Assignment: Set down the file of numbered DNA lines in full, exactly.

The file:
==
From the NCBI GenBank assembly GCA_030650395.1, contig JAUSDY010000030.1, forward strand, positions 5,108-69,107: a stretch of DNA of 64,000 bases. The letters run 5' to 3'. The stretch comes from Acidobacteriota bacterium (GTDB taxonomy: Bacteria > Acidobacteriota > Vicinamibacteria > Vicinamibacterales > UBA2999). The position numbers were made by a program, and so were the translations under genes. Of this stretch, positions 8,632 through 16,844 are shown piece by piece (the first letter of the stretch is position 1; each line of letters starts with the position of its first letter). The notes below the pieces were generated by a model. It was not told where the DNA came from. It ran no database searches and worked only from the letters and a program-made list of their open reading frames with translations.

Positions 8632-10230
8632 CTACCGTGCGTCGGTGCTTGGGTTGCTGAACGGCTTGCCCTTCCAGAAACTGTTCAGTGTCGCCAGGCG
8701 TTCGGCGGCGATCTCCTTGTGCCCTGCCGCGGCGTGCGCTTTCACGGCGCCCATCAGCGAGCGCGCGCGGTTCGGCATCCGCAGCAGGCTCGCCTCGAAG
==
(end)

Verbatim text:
From the NCBI GenBank assembly GCA_030650395.1, contig JAUSDY010000030.1, forward strand, positions 5,108-69,107: a stretch of DNA of 64,000 bases. The letters run 5' to 3'. The stretch comes from Acidobacteriota bacterium (GTDB taxonomy: Bacteria > Acidobacteriota > Vicinamibacteria > Vicinamibacterales > UBA2999). The position numbers were made by a program, and so were the translations under genes. Of this stretch, positions 8,632 through 16,844 are shown piece by piece (the first letter of the stretch is position 1; each line of letters starts with the position of its first letter). The notes below the pieces were generated by a model. It was not told where the DNA came from. It ran no database searches and worked only from the letters and a program-made list of their open reading frames with translations.

Positions 8632-10230
8632 CTACCGTGCGTCGGTGCTTGGGTTGCTGAACGGCTTGCCCTTCCAGAAACTGTTCAGTGTCGCCAGGCG
8701 TTCGGCGGCGATCTCCTTGTGCCCTGCCGCGGCGTGCGCTTTCACGGCGCCCATCAGCGAGCGCGCGCGGTTCGGCATCCGCAGCAGGCTCGCCTCGAAG